North Woods – Daniel Mason

North Woods – Daniel Mason

I kept seeing this novel everywhere and I finally decided to buy a copy.

Here’s the blurb …

When a pair of young lovers abscond from a Puritan colony, little do they know that their humble cabin in the woods will become the home of an extraordinary succession of human and inhuman characters alike. An English soldier, destined for glory, abandons the battlefields of the New World to devote himself to apples. A pair of spinster twins navigate war and famine, envy and desire. A crime reporter unearths a mass grave – only to discover that the ancient trees refuse to give up their secrets. A lovelorn painter, a sinister conman, a stalking panther, a lusty as each inhabitant confronts the wonder and mystery around them, they begin to realize that the dark, raucous, beautiful past is very much alive.

In his transcendent fourth novel, Pulitzer Prize finalist Daniel Mason delivers a magisterial and highly inventive tale brimming with love and madness, humor and hope. Following the cycles of history, nature and even language, North Woods shows the myriad, magical ways in which we’re connected to our environment, to history and to each other. It is not just an unforgettable novel about buried secrets and inevitable fates, but a way of looking at the world.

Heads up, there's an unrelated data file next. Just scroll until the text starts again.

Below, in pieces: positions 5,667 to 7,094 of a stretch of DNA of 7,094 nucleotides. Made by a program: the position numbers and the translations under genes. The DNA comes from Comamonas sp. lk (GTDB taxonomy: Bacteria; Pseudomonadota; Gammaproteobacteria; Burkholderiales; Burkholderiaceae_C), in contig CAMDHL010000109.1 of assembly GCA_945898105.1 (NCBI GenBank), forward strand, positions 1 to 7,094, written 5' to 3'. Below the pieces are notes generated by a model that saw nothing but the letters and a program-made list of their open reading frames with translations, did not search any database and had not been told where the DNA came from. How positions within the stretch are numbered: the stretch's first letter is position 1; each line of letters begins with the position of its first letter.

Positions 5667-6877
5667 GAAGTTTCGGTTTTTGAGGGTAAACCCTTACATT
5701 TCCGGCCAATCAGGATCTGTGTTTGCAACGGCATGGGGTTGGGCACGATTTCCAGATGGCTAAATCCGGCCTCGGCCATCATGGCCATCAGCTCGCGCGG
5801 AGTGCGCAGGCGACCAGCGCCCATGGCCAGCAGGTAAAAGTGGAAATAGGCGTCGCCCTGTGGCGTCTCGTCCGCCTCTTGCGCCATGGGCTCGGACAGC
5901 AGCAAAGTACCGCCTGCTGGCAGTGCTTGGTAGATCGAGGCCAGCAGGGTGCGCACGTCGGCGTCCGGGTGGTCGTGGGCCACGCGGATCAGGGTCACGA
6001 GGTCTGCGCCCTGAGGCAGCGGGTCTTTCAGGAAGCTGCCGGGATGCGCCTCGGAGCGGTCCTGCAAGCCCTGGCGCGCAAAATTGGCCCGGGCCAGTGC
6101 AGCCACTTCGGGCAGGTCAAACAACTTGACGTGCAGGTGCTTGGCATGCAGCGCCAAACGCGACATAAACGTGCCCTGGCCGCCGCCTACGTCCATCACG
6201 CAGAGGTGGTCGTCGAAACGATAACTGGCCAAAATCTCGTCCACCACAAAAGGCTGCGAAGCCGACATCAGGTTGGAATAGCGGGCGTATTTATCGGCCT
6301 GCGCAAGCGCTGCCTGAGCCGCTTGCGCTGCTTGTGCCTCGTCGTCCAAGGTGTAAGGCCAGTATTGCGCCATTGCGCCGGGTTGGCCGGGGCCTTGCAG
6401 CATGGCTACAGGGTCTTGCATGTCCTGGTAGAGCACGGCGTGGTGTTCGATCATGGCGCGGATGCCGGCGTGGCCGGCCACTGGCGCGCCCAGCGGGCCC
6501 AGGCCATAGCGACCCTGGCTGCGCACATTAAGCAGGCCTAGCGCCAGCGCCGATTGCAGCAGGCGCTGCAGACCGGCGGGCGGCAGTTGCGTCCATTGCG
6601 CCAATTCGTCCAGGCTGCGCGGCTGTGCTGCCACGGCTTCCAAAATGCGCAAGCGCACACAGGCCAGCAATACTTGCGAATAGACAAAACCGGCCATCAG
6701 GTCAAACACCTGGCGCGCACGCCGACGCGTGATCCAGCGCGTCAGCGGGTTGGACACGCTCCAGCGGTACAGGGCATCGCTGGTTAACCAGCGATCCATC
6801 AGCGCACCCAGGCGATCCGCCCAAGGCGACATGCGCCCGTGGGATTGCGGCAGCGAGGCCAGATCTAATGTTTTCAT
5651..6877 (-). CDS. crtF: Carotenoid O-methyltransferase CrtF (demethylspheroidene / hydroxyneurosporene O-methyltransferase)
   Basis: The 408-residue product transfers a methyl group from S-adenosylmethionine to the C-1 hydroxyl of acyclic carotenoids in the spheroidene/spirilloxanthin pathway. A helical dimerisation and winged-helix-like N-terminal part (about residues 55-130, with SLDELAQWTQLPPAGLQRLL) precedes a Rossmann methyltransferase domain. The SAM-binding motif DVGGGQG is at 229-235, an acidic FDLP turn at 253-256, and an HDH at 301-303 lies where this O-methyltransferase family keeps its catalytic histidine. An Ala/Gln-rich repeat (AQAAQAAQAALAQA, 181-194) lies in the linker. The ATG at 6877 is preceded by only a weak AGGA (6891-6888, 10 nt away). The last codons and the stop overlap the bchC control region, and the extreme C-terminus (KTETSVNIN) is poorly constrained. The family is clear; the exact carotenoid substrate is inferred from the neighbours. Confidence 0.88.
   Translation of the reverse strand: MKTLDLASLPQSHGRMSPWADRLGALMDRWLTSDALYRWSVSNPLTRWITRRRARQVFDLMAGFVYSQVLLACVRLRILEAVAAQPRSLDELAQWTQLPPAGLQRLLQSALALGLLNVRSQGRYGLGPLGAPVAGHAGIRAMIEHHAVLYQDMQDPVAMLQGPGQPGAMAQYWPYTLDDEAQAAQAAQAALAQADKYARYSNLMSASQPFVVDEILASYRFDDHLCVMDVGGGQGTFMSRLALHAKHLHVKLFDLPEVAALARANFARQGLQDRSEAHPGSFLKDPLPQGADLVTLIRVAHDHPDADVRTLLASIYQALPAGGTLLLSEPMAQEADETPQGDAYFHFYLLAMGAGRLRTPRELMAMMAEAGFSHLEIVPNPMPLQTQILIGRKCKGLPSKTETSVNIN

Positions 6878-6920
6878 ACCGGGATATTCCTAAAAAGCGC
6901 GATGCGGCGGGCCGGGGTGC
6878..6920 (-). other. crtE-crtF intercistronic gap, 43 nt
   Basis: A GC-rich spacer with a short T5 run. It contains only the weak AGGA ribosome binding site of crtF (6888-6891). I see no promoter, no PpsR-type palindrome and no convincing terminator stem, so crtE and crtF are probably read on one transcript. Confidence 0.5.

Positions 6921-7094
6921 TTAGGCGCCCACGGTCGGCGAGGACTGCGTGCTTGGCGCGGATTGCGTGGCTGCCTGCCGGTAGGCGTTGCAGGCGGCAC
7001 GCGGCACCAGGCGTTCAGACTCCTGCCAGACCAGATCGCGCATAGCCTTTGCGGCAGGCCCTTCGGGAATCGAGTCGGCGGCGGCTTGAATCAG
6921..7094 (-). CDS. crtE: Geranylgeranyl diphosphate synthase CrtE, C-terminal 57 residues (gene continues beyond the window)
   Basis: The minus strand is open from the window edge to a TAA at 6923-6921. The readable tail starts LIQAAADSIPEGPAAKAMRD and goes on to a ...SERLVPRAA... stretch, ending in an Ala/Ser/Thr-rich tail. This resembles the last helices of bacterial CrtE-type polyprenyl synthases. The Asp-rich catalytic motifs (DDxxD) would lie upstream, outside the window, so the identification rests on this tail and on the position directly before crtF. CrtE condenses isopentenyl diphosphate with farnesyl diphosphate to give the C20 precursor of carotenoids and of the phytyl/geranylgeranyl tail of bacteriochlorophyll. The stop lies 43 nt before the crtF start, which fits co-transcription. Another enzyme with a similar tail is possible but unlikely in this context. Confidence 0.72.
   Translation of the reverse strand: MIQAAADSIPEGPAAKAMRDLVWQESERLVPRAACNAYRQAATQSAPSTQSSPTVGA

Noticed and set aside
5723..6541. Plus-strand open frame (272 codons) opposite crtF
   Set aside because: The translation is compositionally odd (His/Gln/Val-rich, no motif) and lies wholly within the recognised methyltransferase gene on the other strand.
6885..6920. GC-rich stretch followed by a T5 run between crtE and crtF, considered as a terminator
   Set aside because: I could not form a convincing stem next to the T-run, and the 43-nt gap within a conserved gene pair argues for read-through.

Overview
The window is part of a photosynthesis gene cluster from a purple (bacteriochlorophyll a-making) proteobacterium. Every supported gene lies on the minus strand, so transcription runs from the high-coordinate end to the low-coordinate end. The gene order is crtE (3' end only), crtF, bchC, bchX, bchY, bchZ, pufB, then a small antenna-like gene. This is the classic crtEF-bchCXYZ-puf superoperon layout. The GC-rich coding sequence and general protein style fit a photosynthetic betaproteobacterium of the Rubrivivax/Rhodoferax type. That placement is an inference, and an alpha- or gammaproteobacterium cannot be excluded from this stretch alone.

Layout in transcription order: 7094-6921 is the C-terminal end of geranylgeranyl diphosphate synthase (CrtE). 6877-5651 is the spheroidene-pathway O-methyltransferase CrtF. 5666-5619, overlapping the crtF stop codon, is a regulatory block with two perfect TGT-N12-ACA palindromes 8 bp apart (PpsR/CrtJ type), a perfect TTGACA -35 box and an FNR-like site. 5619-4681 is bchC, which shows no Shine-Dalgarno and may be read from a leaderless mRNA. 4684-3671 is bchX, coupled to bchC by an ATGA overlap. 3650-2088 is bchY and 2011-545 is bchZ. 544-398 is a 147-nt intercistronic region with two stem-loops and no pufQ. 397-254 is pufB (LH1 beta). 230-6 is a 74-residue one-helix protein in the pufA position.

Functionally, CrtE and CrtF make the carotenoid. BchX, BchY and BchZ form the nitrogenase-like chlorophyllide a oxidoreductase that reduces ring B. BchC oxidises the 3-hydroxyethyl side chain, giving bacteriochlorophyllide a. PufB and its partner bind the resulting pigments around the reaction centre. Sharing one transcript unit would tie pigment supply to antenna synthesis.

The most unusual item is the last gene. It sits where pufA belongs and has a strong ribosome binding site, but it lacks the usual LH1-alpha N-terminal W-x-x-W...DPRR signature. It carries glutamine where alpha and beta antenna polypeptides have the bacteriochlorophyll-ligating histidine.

This novel has an interesting premise and structure. First, it’s about a place. We meet all of the people who live in this place over time. From the very first white settlers to sometime in the near future. Second, all of the various accounts are told in different ways; a written history for posterity, ballads, almanacs, medical notes, letters to a friend, etc. I found it compelling (maybe not the ballads), but all of the other sections were well-written and moved the story along. It is also a bit mystical – there’s hauntings. It also has an environmental message; we see the forest slowly destroyed by various pests and diseases, and then global warming is the last nail in the coffin for several trees.

A review.

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Filed under 4, Fiction, Historical Fiction, Paper

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